Yesterday was a beautiful day to get outside. The sun was shining and it was warm enough to be outside without a coat. I decided to do some work on the garden area and more specifically the composting area.
My compost area isn't a box or specifically constructed in any way. It is simply a pile that gets added to on a regular basis and gets turned almost as regularly.
I started the pile at the edge of my garden this last spring with a pile of sod from my newly plowed garden area. Last year was the first year that we had a garden at the place we now live and our neighbor was nice enough to plow it for us. That's probably the last mechanized tool that will be used in my garden. I'm going to try to grow everything in it simply by using human power more about that in a later post.
After getting all the perennial grasses out of the garden I decided to mulch with aged sawdust and a friend of my brother's brought out a load for me. I had them unload it on top of that pile. I then removed what sawdust I needed to completely mulch the garden and then left the rest. Thus my compost pile was started.
Next I added household garbage to the compost pile. I added anything that that the dogs wouldn't eat. I placed the garbage on one side of the compost pile and then used a hoe to cover it with the aged sawdust from the other side of the pile. There is never an adverse smell that comes from my compost piles constructed this way.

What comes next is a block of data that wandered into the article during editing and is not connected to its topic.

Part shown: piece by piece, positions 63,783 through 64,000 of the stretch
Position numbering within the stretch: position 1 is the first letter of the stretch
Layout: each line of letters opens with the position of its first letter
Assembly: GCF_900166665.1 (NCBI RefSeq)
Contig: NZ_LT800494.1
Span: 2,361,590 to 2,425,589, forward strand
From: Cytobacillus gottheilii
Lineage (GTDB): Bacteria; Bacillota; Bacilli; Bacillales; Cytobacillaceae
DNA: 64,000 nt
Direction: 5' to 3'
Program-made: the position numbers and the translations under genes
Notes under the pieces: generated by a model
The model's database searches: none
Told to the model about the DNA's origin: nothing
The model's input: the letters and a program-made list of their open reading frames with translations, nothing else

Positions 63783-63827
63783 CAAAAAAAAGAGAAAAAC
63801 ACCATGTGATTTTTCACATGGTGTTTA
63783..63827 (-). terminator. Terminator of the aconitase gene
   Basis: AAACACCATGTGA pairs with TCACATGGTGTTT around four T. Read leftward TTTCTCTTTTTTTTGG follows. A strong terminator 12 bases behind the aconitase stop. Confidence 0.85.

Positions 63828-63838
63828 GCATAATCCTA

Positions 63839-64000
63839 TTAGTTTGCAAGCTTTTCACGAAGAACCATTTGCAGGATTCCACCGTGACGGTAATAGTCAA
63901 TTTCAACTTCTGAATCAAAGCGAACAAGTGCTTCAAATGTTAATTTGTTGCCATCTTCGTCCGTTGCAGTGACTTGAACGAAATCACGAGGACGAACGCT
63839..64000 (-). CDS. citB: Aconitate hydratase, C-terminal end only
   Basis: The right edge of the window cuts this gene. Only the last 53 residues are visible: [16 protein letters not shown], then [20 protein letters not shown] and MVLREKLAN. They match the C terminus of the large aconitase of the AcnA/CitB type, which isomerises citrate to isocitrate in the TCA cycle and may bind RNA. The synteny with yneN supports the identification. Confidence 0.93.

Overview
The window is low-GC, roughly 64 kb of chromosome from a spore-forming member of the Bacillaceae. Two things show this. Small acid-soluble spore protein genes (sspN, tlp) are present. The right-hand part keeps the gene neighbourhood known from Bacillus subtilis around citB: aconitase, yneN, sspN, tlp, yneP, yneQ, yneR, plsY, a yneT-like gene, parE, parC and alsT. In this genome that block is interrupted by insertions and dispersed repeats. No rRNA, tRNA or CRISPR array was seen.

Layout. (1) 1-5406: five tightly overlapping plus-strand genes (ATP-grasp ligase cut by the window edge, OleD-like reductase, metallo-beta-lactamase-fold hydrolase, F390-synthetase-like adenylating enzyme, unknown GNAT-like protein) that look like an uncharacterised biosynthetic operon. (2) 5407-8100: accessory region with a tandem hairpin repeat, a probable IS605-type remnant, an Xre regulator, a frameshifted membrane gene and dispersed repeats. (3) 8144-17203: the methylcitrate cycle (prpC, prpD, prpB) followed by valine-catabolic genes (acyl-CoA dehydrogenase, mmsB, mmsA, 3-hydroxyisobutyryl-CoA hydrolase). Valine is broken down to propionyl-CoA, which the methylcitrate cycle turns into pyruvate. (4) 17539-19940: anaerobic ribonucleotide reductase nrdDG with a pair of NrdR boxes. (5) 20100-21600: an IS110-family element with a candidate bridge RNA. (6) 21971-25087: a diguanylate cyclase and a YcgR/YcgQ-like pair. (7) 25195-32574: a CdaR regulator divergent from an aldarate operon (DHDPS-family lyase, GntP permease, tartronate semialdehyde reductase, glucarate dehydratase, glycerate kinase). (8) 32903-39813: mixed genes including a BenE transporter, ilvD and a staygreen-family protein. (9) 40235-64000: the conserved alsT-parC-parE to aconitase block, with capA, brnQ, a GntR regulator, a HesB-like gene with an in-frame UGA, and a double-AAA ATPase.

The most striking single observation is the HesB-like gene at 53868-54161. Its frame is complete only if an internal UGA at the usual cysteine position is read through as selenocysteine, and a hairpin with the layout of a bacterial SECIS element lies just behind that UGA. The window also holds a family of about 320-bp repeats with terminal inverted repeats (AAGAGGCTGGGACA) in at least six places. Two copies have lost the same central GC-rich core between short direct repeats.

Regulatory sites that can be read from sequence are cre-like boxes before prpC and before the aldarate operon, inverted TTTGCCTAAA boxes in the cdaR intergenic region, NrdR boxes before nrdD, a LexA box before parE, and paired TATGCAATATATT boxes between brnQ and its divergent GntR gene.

Every couple of rains I turn the pile. It's been so dry this year that by watering the pile I could have promoted the composting process but I've decided to allow nature to do most of the work so I haven't been adding water to the pile. To turn the pile I simply use a garden fork or a shovel to turn the pile onto the grasses space beside the compost pile along the garden's edge. I completely move the pile to the spot beside where the original pile was.
Where the original pile was, there was a bare spot that during the summer I mulched so that grass wouldn't grow there. Because it is beside the garden, it then is an area that I can use to expand the garden in that direction. How much more perfect can the soil be than soil that was under a compost pile? I am running the compost pile down the south end of the garden and hope to complete this area by the time spring comes.
That brings us up to yesterday. Yesterday I decided to get a little more aggressive about getting that south end of the garden done so I raked leaves from around the yard and laid them down on the area of the south end of the garden that hasn't yet been 'run over' by the compost pile. I had previously raked leaves and put them on the rest of the garden but because of some severe winds, many of the leaves had been blown away so to prevent this from happening in this new area, I tossed compost from the compost pile onto the leaves to anchor them down against even the strongest wind. This morning Mother Nature was cooperative and it is raining a nice gentle rain that will soak into the compost and weigh down the leaves.
This spreading of leaves and sprinkling with compost is a process known as sheet composting. It is as the term indicates. The composting done in like a sheet. Mulching with any organic material is a form of sheet composting. By adding sheet compost in the fall or winter, I've insulated the soil from extremes in temperatures creating an environment that is less hostile to microbes that work the compost. The microbes then instead of hibernating are able to do their magic of breaking the sod into light fluffy soil ready for planting in the spring.
By taking this one day in December, I am able not only to save myself hours of garden work next spring but what I do now will also benefit my harvest later in the season.